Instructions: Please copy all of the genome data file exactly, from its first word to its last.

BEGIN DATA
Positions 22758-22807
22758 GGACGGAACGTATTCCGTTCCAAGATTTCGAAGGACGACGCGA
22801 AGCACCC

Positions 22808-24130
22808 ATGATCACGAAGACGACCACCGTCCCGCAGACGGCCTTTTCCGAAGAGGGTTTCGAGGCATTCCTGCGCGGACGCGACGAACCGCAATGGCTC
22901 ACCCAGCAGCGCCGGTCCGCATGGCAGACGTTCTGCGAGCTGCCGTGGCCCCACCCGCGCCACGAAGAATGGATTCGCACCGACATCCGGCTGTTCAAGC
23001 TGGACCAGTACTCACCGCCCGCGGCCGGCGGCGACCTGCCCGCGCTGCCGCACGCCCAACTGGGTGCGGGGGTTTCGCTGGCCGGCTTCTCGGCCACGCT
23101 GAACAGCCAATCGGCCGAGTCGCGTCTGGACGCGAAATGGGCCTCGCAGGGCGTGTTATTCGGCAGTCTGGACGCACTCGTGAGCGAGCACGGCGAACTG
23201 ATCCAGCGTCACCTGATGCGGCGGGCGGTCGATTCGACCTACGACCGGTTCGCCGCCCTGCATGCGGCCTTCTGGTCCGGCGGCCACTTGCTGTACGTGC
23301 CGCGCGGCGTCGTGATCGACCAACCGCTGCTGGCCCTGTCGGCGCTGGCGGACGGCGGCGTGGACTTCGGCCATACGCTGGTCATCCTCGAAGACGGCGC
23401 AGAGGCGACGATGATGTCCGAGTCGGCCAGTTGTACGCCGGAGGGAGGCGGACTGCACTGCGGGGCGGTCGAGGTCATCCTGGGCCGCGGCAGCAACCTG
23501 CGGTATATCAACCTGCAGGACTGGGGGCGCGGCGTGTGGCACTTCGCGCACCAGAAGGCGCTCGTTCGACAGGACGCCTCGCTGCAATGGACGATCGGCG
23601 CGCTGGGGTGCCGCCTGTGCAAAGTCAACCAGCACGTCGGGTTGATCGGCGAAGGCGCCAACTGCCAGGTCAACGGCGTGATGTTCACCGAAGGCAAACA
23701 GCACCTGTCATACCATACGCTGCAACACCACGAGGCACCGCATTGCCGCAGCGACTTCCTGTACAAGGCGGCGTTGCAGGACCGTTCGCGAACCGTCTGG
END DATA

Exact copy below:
Positions 22758-22807
22758 GGACGGAACGTATTCCGTTCCAAGATTTCGAAGGACGACGCGA
22801 AGCACCC

Positions 22808-24130
22808 ATGATCACGAAGACGACCACCGTCCCGCAGACGGCCTTTTCCGAAGAGGGTTTCGAGGCATTCCTGCGCGGACGCGACGAACCGCAATGGCTC
22901 ACCCAGCAGCGCCGGTCCGCATGGCAGACGTTCTGCGAGCTGCCGTGGCCCCACCCGCGCCACGAAGAATGGATTCGCACCGACATCCGGCTGTTCAAGC
23001 TGGACCAGTACTCACCGCCCGCGGCCGGCGGCGACCTGCCCGCGCTGCCGCACGCCCAACTGGGTGCGGGGGTTTCGCTGGCCGGCTTCTCGGCCACGCT
23101 GAACAGCCAATCGGCCGAGTCGCGTCTGGACGCGAAATGGGCCTCGCAGGGCGTGTTATTCGGCAGTCTGGACGCACTCGTGAGCGAGCACGGCGAACTG
23201 ATCCAGCGTCACCTGATGCGGCGGGCGGTCGATTCGACCTACGACCGGTTCGCCGCCCTGCATGCGGCCTTCTGGTCCGGCGGCCACTTGCTGTACGTGC
23301 CGCGCGGCGTCGTGATCGACCAACCGCTGCTGGCCCTGTCGGCGCTGGCGGACGGCGGCGTGGACTTCGGCCATACGCTGGTCATCCTCGAAGACGGCGC
23401 AGAGGCGACGATGATGTCCGAGTCGGCCAGTTGTACGCCGGAGGGAGGCGGACTGCACTGCGGGGCGGTCGAGGTCATCCTGGGCCGCGGCAGCAACCTG
23501 CGGTATATCAACCTGCAGGACTGGGGGCGCGGCGTGTGGCACTTCGCGCACCAGAAGGCGCTCGTTCGACAGGACGCCTCGCTGCAATGGACGATCGGCG
23601 CGCTGGGGTGCCGCCTGTGCAAAGTCAACCAGCACGTCGGGTTGATCGGCGAAGGCGCCAACTGCCAGGTCAACGGCGTGATGTTCACCGAAGGCAAACA
23701 GCACCTGTCATACCATACGCTGCAACACCACGAGGCACCGCATTGCCGCAGCGACTTCCTGTACAAGGCGGCGTTGCAGGACCGTTCGCGAACCGTCTGG